Music Reviews


Canada Songs

Robotic Empire

To the extent that a spazz-/grindcore band can be surrounded by hype, that’s what Daughters has been exposed to lately. Epitaph noiseniks The Locust have surely pointed the hipness spotlight in their direction, but Daughters were bound to raise a few eyebrows regardless, seeing that three fifths of the band used to be in As The Sun Sets.

It’s good to see Daughters overcome their former band’s legacy and even to surpass anything ATSS ever recorded. Canada Songs may not represent the pinnacle of what this band will achieve with time, but this first full-length album (“full-length” meaning you get ten songs in eleven minutes – speedy stuff) is pretty close to stunning. Where The Locust’s latest album is incessantly compelling in its attempts to transcend the band’s former achievements, Daughters are more intent on shifting the genre’s focus rather than crossing over. And as a result, Canada Songs is a surprisingly streamlined, pummeling record, taking a far more direct and explicit approach than one might reasonably expect.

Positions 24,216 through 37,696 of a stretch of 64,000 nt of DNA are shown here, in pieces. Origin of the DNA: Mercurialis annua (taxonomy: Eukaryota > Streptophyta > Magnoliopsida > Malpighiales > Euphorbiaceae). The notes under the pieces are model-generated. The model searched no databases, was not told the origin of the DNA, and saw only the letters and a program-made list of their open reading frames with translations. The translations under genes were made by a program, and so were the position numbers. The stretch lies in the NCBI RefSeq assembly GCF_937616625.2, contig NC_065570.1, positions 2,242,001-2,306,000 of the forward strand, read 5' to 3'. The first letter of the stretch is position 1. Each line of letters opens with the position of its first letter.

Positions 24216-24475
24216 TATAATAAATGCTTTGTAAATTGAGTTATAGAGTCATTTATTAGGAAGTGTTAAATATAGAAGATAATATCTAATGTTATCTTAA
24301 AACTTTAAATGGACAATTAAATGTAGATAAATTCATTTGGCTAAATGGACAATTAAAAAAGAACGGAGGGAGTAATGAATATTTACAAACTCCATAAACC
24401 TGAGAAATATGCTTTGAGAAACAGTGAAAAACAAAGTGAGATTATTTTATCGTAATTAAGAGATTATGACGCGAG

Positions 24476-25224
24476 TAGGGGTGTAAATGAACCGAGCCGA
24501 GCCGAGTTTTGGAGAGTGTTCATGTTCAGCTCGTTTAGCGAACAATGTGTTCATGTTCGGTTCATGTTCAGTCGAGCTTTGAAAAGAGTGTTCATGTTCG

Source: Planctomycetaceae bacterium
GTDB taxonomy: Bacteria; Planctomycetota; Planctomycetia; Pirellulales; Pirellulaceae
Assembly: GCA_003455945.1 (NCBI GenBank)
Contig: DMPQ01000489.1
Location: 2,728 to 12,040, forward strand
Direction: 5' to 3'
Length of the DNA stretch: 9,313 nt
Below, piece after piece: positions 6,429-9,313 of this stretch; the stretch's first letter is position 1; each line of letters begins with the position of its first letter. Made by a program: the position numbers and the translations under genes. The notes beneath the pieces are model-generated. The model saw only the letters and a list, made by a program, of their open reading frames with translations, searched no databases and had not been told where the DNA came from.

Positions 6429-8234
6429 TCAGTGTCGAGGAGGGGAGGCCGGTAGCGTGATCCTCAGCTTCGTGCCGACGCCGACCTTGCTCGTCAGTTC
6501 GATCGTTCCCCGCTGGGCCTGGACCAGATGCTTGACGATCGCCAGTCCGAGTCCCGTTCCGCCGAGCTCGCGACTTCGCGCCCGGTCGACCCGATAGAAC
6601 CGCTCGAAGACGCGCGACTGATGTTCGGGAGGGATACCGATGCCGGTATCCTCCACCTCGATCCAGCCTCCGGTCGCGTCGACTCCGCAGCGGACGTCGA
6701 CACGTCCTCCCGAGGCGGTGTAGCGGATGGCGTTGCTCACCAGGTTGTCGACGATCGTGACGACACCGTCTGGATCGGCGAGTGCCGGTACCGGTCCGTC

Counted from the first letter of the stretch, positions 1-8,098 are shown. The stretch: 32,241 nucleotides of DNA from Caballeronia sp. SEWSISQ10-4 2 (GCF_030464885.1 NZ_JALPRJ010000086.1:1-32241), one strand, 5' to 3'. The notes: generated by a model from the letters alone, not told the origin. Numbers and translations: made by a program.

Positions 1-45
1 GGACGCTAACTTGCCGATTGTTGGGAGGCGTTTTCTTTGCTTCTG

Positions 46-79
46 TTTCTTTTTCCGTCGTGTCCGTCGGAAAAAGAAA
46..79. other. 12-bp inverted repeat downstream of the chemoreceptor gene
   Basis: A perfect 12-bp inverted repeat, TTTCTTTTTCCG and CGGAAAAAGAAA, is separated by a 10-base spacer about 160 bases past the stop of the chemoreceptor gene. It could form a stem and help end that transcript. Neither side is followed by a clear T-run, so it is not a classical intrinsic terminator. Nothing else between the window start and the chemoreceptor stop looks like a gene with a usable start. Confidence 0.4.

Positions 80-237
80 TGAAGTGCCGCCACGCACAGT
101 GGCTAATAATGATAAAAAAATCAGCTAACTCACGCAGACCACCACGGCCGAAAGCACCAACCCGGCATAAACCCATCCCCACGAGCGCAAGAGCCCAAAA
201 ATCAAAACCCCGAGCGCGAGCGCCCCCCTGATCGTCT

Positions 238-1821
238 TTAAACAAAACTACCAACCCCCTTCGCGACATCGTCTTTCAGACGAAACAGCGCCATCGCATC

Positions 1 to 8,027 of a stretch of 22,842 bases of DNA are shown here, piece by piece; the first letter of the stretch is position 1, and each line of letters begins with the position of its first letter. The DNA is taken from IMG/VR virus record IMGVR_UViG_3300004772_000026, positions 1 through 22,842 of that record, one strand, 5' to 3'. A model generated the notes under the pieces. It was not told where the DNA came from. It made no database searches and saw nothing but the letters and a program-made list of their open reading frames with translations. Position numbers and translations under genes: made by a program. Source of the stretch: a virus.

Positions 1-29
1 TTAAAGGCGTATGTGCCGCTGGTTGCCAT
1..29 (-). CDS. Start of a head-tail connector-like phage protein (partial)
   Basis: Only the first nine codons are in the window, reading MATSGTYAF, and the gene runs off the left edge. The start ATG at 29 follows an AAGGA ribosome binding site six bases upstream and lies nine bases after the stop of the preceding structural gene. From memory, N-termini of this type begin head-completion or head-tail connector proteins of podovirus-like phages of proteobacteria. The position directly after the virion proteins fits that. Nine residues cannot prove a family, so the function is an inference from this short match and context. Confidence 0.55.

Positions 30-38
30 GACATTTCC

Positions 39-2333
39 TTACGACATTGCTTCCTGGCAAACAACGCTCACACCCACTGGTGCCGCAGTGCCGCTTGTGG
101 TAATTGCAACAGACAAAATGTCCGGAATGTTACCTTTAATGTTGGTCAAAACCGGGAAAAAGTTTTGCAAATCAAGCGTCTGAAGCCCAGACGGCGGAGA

Not that this is radio-fodder just yet. It’s as chaotic and multi-layered as one could possibly hope for; an intriguing mesh of biting guitars, blastbeats and inaudible screams delivered at maximum speed. Still, there’s a slaying, progressive attack to the songs that lends them a grindingly extreme nature, and that places Daughters a far step away both from Locust’s ever more inwards-looking complexity and from, say, Discordance Axis’s artsy ferociousness.

What this is, then, is the sound of a debuting band discovering its unique voice. And it’s a sound that grows ever more intriguing with each new listen. Unsettling and confusing as Daughters are, this is a remarkably captivating and intriguing album that’ll keep you crawling back for more.

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